Who are the grocery competitors that supermarkets operators fear most?
That's an annual question that SN asks its audience, and the latest responses reveal changing attitudes about the competitive landscape.
This question was part of SN's Center Store Outlook 2011, the most recent version of our annual survey. Once again retailers responded to the question, “During the past year, which alternative channel has posed the biggest threat to Center Store sales in supermarkets?”
Last year supermarkets showed declining concern about Wal-Mart, with 50% identifying that retailer as the biggest threat, down from 64% in 2009. Dollar stores came in second on the list last year as a growing share of retailers — 16.7% — pointed to this channel as the biggest threat. Limited-assortment stores took third place with 11.1%.
This year retailers showed even less concern about Wal-Mart, as only 45.3% pointed to the global giant as the biggest threat. Dollar stores solidified their No. 2 spot at 17%. Two other formats switched places in the roster, with club formats third at 15.1%, and limited-assortment discounters fourth at 3.8%.
Wal-Mart, of course, is still the No. 1 threat by far, but the declining fear factor represents continued fallout from the Project Impact initiative, which turned off shoppers by cutting SKUs and thus decreasing variety. One industry respondent said, “Wal-Mart is really not a threat so much anymore because of price increases and less variety.”
However, others said Wal-Mart still has low-price perception on its side, and “Center Store appears to still be a strength.”
The Wal-Mart falloff contrasted with growing respect for dollar stores as a competitor. One respondent compared the threat from each: “Wal-Mart has been a threat for more than two decades, but the last year saw much more activity in the dollar stores when it came to Center Store items. Dollar stores have added cereal, canned goods, dairy and other items traditionally purchased in grocery stores.”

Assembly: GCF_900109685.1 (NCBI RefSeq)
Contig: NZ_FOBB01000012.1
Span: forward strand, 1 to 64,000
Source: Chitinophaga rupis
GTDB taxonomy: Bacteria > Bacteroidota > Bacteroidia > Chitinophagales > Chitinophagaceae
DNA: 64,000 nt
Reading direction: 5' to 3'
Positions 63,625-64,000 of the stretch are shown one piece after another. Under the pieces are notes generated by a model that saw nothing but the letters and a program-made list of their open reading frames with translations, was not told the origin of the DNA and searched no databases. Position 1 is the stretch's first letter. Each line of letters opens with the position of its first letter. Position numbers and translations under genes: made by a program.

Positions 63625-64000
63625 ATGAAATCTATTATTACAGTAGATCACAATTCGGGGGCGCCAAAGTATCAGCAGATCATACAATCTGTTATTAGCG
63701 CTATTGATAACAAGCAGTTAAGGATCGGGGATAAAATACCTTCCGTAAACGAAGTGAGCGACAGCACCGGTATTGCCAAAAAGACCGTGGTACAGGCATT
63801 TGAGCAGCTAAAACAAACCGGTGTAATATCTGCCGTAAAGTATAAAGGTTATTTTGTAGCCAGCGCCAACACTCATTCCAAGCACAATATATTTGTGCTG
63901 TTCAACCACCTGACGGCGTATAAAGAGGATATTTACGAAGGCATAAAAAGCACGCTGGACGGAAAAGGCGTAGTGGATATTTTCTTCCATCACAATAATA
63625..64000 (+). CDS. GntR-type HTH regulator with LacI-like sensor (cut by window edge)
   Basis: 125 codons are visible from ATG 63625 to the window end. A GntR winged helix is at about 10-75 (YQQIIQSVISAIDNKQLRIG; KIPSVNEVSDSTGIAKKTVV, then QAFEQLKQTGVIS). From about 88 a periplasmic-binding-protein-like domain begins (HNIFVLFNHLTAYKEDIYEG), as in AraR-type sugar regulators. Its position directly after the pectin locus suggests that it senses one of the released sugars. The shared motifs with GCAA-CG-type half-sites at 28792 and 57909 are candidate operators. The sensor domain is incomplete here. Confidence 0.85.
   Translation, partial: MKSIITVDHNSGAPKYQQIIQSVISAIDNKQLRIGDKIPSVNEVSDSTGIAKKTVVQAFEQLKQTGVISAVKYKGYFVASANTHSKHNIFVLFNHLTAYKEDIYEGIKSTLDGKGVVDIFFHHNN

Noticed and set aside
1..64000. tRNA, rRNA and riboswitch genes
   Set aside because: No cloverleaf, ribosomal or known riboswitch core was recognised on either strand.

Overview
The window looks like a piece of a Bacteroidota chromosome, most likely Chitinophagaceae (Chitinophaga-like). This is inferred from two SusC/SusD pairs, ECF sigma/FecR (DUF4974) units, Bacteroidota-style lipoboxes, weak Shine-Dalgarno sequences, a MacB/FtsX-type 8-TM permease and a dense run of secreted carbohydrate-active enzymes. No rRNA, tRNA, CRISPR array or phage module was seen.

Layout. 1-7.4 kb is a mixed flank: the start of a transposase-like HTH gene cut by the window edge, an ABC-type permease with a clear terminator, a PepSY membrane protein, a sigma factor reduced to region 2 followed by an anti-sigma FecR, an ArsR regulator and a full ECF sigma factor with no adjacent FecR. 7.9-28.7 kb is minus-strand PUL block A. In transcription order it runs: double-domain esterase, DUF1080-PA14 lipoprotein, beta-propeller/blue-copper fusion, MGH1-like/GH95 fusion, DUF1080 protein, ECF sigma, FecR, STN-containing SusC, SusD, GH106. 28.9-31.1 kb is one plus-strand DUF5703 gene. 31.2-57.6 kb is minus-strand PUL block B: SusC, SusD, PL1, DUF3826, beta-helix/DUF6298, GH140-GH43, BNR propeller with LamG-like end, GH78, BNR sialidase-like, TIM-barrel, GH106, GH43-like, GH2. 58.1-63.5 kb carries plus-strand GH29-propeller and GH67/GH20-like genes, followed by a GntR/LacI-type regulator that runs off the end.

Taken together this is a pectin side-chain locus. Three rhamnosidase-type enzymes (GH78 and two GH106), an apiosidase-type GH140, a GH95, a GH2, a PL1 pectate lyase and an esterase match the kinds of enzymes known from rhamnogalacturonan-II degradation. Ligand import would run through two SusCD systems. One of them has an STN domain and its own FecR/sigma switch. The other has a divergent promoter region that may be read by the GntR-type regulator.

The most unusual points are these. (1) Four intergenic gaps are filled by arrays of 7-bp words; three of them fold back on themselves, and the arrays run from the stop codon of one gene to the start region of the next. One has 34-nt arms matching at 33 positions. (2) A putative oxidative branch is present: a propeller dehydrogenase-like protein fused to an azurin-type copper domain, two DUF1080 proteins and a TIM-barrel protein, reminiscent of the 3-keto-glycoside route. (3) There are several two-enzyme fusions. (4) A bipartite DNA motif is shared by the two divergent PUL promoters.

We'll see if Wal-Mart's more recent moves to improve its price perception and broaden merchandise variety will change opinions going forward. Meanwhile, dollar stores continue to accelerate growth of food assortments in the face of positive customer response.
A bit harder to explain is the switch in this year's rankings between club stores and limited-assortment stores, with club growing in status as a feared competitor. The responses seem to indicate that clubs are particularly influential in Center Store categories and, as one respondent said, “Costco and clubs have communicated the savings effectively and we are seeing this in the data.”
Maybe just as telling is which formats remain at the bottom of the most-feared list: drug stores, natural food retailers, and convenience stores. Make no mistake, this is about value perception in a tough economy, which continues to get more challenging. Those formats won't budge until their value positioning changes or consumers see a silver lining in the economic cloud.